Treble Damages Awarded to Former Business Partner After Relationship Went Sour by Judge Swain

Briese Lichttenchink Vertriebs GmbH et al. v. Brent Langton et al.

Case Number: 1:09-cv-09790-SC-MHD (Dkt. 477)

Following a jury verdict of $300K for infringement of U.S. Patent No. 5,841,146 (entitled “Reflector”) and a finding of willfulness, the court decided several motions.

First, the court denied a new trial for two individual partner defendants despite the defendants’ argument that a jury instruction reading, “[a]dditionally, personal liability may be imposed [for direct infringement] upon corporate officers for participating in, inducing, and approving act of patent infringement” was incorrect. The court said that under New York law, partners are jointly and severally liable for torts committed by a partnership. Further, to the extent that patent law, not New York tort law, determines liability for direct infringement, the court said, “Since [the partners] are liable for the acts of [the partnership], the issue of whether or not they committed direct infringement is moot.” Accordingly, the jury instruction did not prejudice the individual defendants.

Second, the court declined to reverse the jury’s finding of willful infringement. The defendants argued that theirs was a close case, arguing specifically that under their claim construction there was no infringement. “The fundamental problem with Defendants’ argument,” the court said, was that “the Court and the jury found that Defendants infringed the ‘146 patent using these very constructions.”

Third, the court declined to order JMOL or to grant a new trial to the individual defendants. These defendants argued that “Plaintiff failed to meet their evidentiary burden,” but the court disagreed. Illustratively, (1) one individual defendant personally conducted business under the name B2Pro, an entity that rented, assembled, and set up complete infringing products, (2) the other individual defendant testified that “he personally worked with and ‘made every single part’ of the infringing devices,” and (3) both individual defendants repeatedly testified that they personally used or rented the accused products.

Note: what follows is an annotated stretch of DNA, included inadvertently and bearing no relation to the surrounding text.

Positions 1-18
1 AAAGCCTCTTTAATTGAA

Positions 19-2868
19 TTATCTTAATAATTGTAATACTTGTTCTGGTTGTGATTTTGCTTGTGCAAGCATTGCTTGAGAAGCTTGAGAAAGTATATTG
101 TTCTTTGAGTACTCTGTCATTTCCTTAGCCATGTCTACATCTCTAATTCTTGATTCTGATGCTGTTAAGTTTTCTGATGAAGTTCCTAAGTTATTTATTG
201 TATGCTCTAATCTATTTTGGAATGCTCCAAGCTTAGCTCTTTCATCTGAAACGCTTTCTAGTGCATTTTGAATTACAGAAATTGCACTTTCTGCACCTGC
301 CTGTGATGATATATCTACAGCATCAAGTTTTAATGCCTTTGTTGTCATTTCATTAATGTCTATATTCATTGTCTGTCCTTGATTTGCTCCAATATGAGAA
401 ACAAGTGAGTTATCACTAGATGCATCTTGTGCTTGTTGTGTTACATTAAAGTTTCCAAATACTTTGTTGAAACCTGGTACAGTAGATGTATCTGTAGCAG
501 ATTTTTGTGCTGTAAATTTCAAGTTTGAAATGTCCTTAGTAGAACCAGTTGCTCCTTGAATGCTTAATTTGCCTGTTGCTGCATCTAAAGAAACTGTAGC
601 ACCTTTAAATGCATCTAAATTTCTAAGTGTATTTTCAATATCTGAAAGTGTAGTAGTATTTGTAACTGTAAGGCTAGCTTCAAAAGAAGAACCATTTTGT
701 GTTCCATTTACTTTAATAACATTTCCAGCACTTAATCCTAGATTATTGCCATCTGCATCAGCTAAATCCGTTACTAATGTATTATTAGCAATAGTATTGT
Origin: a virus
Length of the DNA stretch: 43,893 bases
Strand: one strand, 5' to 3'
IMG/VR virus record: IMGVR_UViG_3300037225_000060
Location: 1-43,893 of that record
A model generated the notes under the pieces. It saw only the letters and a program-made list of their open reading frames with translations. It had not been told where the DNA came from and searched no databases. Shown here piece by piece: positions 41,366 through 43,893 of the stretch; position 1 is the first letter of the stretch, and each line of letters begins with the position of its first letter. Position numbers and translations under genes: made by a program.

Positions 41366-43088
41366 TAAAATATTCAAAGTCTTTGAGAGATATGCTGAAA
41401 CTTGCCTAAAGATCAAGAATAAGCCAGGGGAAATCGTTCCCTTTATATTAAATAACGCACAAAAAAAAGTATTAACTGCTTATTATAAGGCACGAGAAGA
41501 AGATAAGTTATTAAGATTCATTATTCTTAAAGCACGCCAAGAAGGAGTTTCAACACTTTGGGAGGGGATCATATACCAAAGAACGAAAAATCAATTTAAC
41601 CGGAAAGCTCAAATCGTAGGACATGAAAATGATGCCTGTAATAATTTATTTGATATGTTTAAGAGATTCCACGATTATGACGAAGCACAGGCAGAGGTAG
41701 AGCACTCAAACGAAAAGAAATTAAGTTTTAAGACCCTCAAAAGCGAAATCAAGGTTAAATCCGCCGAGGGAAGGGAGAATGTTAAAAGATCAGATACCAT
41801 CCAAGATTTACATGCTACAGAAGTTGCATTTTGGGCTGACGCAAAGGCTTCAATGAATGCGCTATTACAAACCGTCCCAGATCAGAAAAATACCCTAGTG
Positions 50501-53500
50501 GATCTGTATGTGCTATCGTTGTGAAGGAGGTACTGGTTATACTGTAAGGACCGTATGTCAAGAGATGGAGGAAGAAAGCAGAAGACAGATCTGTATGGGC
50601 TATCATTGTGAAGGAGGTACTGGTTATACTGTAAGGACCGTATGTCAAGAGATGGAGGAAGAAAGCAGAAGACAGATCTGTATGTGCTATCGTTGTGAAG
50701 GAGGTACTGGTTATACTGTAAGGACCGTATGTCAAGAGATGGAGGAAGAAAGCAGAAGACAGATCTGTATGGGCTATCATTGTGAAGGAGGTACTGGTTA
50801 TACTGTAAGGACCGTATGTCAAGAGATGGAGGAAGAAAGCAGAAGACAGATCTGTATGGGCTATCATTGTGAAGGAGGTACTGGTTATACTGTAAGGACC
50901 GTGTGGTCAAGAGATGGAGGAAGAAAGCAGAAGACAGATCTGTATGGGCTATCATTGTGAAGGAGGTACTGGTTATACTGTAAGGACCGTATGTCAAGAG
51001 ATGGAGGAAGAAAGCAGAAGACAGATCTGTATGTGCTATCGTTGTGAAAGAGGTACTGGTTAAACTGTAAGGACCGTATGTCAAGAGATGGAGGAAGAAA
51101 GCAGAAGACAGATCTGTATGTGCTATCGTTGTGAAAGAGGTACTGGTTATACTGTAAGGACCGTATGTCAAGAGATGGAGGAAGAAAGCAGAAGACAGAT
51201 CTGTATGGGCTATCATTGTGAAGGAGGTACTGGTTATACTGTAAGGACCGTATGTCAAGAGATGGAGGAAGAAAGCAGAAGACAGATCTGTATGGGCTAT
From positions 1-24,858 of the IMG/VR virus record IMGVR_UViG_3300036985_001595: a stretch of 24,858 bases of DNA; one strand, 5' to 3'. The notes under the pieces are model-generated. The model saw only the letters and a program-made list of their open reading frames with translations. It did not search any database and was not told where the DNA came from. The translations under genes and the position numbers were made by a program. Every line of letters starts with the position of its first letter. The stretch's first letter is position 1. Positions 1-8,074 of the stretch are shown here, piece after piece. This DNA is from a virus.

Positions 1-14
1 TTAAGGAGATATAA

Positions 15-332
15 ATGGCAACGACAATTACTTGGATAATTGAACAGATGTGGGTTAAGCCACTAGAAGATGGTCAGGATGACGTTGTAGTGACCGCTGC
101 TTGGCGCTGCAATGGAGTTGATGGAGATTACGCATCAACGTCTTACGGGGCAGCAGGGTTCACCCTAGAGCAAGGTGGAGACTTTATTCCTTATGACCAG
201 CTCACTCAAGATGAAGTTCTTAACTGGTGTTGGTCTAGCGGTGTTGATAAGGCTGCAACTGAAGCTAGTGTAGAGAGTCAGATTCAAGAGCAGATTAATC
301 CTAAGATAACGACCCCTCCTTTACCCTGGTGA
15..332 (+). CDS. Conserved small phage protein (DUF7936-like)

The court trebled the jury’s damages, finding that several Read factors (970 F.2d 816 (Fed. Cir. 1992)) favored increased damages and that none of the factors counseled otherwise. Persuasive factors included copying (defendants had previously marketed plaintiff’s patented device, and started making their own after the business relationship between the parties “went sour,” and defendants produced their products in the same sizes as plaintiffs did and had no evidence of designing around), defendants knew of the patent (one individual defendant had assisted plaintiff in a prior infringement case on the same patent), and litigation misconduct (defendants were sanctioned multiple times by the magistrate judge, and they attempted to circumvent some of the court’s discovery orders).

The court did not find the case to be exceptional under 35 U.S.C. § 285, and so did not award attorney fees. (The court noted that attorney fees had already been awarded for sanctionable conduct during discovery.)

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